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Are You Looking to Be "Right" Too Much?

To be right. To prove someone wrong. It's satisfying. But crave it too much, and it can also be debil
Are You Looking to Be "Right" Too Much?
To be right. To prove someone wrong.
It’s satisfying.
But crave it too much, and it can also be debilitating.
The need to be right can stream from many sources.
But, like anything else, a well-lived life requires balance.
Let’s dig into what the need to be right entails–and why needing it too much might be a sign of something else going on.

Cool shirt, yo.
Cool shirt, yo.
What is Being "Right?"
What does it even mean to be “right” anyway?
Does it mean that you know more than someone else? Does it mean that you are well educated? Or does it completely depend on the context? Yes. To all.
But, of course, life can’t be lived through simple definitions. Nuance is always the name of the game.
When we crave being right, it means that we get satisfaction as the one who knows, as the bearer of truth. And this can be a powerful feeling. Many a person has craved this kind of admiration. It’s equally enticing for world leaders as it is for leaders of the office carpool.
But if being right depends on context, and if context changes all of the time, does it even matter who’s right and who’s wrong?
It turns out, it’s better to be balanced than to be right all the time.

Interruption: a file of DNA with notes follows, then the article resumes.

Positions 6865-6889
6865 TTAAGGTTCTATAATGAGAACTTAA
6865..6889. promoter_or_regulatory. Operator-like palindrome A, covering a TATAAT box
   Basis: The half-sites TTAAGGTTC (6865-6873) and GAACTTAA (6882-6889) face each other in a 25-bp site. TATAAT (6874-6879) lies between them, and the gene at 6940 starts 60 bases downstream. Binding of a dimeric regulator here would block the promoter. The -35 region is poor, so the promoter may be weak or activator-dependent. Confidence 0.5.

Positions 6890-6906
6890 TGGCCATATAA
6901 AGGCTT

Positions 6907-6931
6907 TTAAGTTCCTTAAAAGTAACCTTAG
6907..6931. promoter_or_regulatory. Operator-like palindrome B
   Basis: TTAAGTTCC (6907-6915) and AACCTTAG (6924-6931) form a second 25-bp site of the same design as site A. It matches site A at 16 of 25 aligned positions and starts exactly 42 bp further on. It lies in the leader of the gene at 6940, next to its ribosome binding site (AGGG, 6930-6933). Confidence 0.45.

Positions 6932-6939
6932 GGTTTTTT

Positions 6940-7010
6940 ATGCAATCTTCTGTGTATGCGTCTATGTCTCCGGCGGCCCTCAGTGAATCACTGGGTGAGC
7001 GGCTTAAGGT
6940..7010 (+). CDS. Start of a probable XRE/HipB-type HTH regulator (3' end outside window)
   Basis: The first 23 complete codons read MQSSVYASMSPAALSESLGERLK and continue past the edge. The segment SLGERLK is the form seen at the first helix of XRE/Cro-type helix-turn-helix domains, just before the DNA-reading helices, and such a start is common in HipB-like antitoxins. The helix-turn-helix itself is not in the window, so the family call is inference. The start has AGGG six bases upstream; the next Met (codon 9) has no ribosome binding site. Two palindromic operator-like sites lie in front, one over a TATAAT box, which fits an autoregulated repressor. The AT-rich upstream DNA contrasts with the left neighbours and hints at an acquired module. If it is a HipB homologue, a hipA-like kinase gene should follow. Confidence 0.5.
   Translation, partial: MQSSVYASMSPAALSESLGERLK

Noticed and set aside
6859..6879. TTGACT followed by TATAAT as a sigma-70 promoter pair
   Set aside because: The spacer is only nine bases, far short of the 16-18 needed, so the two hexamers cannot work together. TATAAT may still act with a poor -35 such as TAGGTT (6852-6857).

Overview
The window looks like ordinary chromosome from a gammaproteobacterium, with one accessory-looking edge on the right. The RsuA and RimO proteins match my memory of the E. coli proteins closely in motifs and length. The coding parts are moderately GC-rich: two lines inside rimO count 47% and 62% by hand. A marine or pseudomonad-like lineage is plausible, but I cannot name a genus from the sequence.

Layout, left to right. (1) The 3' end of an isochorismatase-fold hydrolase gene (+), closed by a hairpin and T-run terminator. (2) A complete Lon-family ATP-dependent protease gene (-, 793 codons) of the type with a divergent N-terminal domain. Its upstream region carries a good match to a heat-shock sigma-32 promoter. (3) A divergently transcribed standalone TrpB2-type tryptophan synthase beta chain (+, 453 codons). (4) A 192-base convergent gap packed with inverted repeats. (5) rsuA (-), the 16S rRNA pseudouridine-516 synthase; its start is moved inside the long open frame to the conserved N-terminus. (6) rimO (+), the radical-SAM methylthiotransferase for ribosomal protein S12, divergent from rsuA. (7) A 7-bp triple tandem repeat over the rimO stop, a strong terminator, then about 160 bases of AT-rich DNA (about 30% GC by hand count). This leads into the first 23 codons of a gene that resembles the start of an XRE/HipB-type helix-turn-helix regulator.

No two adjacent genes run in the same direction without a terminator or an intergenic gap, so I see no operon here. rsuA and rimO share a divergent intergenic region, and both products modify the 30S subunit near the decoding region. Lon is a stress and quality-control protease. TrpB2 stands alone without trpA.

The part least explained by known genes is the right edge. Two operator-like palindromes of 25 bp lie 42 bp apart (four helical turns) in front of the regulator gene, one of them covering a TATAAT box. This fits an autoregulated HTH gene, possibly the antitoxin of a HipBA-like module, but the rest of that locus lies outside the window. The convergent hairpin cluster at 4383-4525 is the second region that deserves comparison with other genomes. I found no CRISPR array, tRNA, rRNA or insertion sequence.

Being Right Can Be Debilitating
When we crave being right so much that we will do whatever we can to be in that position, this extreme mindset can skew our worldview–and separate us from our peers.
It’s one thing to be so well read and so well educated that knowledge flows from us like an eternal spring of youthfulness and happiness. It’s another thing entirely to have to interrupt others to let them know that we are, in fact, correct in our opinions.
This is what I mean when I say it can be debilitating to need to be right all the time.
Because, at the end of the day, we can, in fact, be right. But needing to show it is a leading indicator of something else going on.
Because the person who knows they are right does not need to show it. They can simply bask in their private wisdom gleaned over the years. Private wisdom is not offensive. It just is what it is. It can be shared with others, making both parties stronger in the process, but it need not be. Wisdom is content to just exist.
Needing to be right stands in stark contrast to simple, private wisdom.
Questions to Ask Yourself
So ask yourself these questions as you move through your day and week.
Am I needing to be right to prove something to others?
Do I not feel confident being who I am?
Are there other ways to express my knowledge that won’t annoy others?
These questions are just the tip of the iceberg. I’m sure you can come up with more of your own.
Just remember this: You may be right, but you don’t always need to show it.
Sometimes the best course of action is to say nothing at all.

Thanks for reading. This topic can quickly turn negative. That’s not my intention. I hope it simply sparks your mind to groove in a new way.

Enjoy the rest of your weekend,
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Jordan Brown - Mental Health Writer, Poet, and Advocate

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